Saidu Tejan-Thomas Jr.: Hey, what's good y'all? Just a quick warning before we get started: this episode of Resistance has some strong language in it. We'll get started right after this short break.
Flako Jimenez: Yeah, buddy. Mi la senora Yolanda. Esta frituda. Y'all want some? I don't want this in my car. You're not gonna eat this in my car.
Yolanda: Thank you!
Flako Jimenez: Y'all ain't never had pig intestines like these, right? She's been out here selling ...
Saidu: I'm on the corner of Knickerbocker and Harmon in Bushwick, Brooklyn, with Modesto Flako Jimenez. He's lived on this block for 30 years, ever since he stepped off the plane from the Dominican Republic at nine years old to come live with his Grandma. Flako is a tall, lanky man in his 30s. He has these eyes that get real wide when he's excited, and this beard that forms around his chin like a crown. He kinda looks like Nipsey Hussle—the Bushwick version. And it's very easy to tell that he cares about his neighborhood just as deeply. Over the years, Flacko's developed a special relationship with Bushwick. Like this corner, for example. The lady he's introducing me to out here? Her name is Yolanda. He says Yolanda's been posted up selling all kinds of goods to the neighborhood for decades. And apparently, the market she's been cornering lately is grilled pig intestines, which smells heavenly.
Flako Jimenez: Best fucking pig intestines in Brooklyn, bro.
Saidu: I want to take a picture of Yolanda to capture this moment, how these hot beads of pig fat are flying directly in front of her face, and it doesn't even seem to phase her at all. But Flako tells me nah, chill, chill. This is not that kind of experience. Don't act like a tourist. Out of respect, we gotta get to know each other first, get to know the neighborhood and its people on a deeper level. So he starts telling me the story of Yolanda.
Flako Jimenez: Yolanda has been on the corner of Knickerbocker and Harmon hustling, selling scrunchies, those butterflies that girls used to put in their hairs back then, those little shiny butterflies with glitter and, like, Duracell batteries. Tempo, the stuff to kill the cockroaches, and all the different—like, every type of shit that you could hustle. She was the dollar store before the dollar store, right? So when the dollar store displaced her, what she did? She started selling her people food. You can't find this shit nowhere else. Look at that corn!
Saidu: Flako tells me that, during his 30 years in Bushwick, he's passed by Yolanda on this block almost every single day from the time he was a skinny little Afro-Latino kid walking to school in the morning, to the grown actor, playwright and poet who now runs his own production company. He says Yolanda has seen him grow up through all of that. She's seen him drive a taxi to make extra cash when the theater gigs were slow and he didn't have enough to get something to eat. And sometimes he'd park next to Yolanda's food cart and barely be talking to her for five minutes before she would hand him a hot meal for free, until his next ride, his next show, his next bag.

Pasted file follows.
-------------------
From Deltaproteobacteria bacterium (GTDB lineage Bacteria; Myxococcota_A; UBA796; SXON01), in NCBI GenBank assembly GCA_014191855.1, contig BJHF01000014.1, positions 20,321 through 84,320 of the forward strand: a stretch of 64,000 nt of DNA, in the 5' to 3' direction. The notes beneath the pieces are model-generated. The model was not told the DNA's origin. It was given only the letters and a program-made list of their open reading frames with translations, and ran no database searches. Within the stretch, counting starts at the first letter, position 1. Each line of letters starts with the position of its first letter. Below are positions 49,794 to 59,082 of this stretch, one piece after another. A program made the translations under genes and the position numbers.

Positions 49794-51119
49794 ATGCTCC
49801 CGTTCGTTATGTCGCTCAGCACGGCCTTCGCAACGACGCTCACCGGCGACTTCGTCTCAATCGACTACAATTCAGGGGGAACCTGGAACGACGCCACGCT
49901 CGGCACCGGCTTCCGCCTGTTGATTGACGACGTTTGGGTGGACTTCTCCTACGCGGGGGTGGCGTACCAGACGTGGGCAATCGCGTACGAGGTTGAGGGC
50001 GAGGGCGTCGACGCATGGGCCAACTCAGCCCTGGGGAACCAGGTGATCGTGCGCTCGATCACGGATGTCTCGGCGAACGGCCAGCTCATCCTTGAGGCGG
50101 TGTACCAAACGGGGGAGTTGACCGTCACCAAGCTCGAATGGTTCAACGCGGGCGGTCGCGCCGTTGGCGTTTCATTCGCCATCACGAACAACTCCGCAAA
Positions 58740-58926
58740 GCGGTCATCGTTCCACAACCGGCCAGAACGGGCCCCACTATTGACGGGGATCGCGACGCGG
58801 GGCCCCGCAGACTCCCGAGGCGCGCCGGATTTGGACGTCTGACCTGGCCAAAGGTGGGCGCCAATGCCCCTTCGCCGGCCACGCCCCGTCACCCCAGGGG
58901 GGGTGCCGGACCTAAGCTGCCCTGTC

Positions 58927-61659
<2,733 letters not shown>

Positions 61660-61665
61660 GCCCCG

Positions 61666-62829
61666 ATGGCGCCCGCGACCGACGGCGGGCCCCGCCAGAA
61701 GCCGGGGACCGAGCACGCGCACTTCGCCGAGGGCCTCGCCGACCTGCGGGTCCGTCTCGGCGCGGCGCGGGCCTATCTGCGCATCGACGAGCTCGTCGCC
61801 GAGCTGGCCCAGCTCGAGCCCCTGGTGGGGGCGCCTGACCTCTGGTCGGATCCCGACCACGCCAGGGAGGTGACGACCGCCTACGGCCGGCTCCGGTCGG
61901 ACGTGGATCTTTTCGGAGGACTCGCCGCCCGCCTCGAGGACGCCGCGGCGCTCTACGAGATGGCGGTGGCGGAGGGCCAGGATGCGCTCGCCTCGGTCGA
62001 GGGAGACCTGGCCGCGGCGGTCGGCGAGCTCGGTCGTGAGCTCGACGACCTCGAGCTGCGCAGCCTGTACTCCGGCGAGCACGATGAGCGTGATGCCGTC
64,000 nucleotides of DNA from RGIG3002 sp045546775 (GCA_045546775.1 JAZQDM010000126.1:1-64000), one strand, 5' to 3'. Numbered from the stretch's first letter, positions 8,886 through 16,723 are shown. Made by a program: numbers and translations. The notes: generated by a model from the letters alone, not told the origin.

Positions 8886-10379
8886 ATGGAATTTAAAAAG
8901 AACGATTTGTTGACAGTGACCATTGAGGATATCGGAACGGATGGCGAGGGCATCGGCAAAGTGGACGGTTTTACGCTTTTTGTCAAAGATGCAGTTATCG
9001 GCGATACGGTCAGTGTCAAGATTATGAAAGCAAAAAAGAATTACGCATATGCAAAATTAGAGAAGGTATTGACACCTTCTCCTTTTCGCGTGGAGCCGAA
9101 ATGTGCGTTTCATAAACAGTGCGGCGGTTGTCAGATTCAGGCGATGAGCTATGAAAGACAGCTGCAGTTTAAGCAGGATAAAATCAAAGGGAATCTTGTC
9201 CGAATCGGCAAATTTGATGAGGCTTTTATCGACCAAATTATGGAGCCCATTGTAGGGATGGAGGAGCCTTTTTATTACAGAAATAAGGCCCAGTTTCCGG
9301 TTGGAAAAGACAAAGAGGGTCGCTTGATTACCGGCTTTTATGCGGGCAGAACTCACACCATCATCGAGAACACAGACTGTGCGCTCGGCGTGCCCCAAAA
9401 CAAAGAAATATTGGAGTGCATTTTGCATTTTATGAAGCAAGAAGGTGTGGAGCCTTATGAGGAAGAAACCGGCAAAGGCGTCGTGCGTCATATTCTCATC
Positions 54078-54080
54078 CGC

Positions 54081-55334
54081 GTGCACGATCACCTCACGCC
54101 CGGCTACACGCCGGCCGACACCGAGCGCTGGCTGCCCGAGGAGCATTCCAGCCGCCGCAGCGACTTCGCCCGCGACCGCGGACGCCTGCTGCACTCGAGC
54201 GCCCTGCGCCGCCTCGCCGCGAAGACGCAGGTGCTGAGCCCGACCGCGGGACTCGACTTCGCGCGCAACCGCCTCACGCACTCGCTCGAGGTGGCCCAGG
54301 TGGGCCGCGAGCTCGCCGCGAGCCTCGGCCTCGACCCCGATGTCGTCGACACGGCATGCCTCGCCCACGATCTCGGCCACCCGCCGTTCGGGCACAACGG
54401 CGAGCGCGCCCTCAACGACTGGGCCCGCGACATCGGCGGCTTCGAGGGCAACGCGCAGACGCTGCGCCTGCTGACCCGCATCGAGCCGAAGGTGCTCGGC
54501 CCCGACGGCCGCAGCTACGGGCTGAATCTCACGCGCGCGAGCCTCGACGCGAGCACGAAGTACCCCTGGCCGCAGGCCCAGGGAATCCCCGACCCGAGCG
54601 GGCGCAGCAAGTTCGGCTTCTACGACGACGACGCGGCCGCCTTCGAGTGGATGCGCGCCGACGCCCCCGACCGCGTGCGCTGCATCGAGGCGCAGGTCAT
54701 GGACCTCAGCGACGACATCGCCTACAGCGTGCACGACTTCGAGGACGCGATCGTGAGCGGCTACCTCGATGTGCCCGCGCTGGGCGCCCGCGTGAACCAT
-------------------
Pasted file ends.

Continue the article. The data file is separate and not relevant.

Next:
Flako Jimenez: Right? It's not just corn. Put some respect on that moté, right? Check out the chicken, right? Check it all out, baby. Put it all out there.
Saidu: It looks so good. It looks so good.
Saidu: And while she's seen him grow, he's watched her business grow, too.
Flako Jimenez: This lady's reminding people of their world. When she picked up this pan where she had all the pig intestines, and a lady was like, "Yo, you know, I've been trying to, like, figure out how do I buy the intestines?" Like, this is another Ecuadorian lady asking another Ecuadorian, "Yo, where the plug? Where the plug? I need them intestines in my life, bro! Like, but I need the whole jar. I need to have this at the crib!" She's like, "Yeah, $150." I was like, "Yo, $150 for a tin of pig intestines not cooked? Oh, that hustle real. Yolanda, I see why you moved on to the bigger hustle. You said, '99 cents so you can have those batteries. I'ma go cook for my peoples, be the lady out here with the grease stains on the floor forever.'" That's Yolanda.
Saidu: I love hearing Flako talk about Yolanda, because his relationship with her is so Brooklyn. You live here long enough, you have at least one favorite spot where you develop a very specific relationship with a person who works there. For me, it's my local Caribbean buffet. This one dude who works there, he never smiles at me, and he's always arguing with me loud as hell about how many oxtails come in a size small. But he'll also do some random nice shit like slide me an extra plantain because it's Friday, and sometimes he'll call me "Bredrin." I've only been in Brooklyn for four years, and I'd be sick if anything ever happened to that place or that guy. But Flako, he's been in Bushwick for 30 years, and he's seen hella businesses in Bushwick shut down and get replaced by luxury condos or hipster coffee shops trying to pass off lattes as cafe con leches. It's gentrification, but he doesn't call it that. Instead, he calls it "Gege."